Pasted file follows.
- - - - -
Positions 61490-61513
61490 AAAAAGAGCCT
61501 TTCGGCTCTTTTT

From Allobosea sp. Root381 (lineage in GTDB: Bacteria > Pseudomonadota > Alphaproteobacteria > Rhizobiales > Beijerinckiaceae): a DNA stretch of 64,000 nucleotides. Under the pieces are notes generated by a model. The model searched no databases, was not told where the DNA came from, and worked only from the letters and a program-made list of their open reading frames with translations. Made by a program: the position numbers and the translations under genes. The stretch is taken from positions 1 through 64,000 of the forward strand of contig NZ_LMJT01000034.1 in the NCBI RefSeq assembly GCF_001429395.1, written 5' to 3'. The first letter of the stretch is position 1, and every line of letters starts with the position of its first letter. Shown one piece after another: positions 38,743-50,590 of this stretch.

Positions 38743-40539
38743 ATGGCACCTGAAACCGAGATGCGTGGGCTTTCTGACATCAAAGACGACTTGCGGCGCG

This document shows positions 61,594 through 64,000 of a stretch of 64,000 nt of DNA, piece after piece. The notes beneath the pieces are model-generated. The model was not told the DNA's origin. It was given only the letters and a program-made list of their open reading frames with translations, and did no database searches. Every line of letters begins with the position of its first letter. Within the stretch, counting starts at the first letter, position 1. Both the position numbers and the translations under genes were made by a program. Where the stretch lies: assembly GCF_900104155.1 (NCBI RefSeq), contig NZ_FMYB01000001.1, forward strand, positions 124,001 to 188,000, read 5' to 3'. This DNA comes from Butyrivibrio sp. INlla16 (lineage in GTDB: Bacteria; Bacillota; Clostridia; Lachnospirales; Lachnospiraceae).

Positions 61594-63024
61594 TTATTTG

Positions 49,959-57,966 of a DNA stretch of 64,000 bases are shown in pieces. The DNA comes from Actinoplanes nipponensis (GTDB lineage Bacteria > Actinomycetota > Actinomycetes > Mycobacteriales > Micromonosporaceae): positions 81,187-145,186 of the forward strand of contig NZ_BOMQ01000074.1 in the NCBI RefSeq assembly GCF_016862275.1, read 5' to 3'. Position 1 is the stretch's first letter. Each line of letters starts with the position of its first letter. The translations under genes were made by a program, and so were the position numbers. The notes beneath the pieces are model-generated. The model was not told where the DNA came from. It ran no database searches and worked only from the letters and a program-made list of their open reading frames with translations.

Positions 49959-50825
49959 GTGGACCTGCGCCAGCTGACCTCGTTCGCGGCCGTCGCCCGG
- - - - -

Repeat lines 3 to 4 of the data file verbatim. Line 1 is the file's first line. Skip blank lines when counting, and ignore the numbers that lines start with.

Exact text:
61501 TTCGGCTCTTTTT

From Allobosea sp. Root381 (lineage in GTDB: Bacteria > Pseudomonadota > Alphaproteobacteria > Rhizobiales > Beijerinckiaceae): a DNA stretch of 64,000 nucleotides. Under the pieces are notes generated by a model. The model searched no databases, was not told where the DNA came from, and worked only from the letters and a program-made list of their open reading frames with translations. Made by a program: the position numbers and the translations under genes. The stretch is taken from positions 1 through 64,000 of the forward strand of contig NZ_LMJT01000034.1 in the NCBI RefSeq assembly GCF_001429395.1, written 5' to 3'. The first letter of the stretch is position 1, and every line of letters starts with the position of its first letter. Shown one piece after another: positions 38,743-50,590 of this stretch.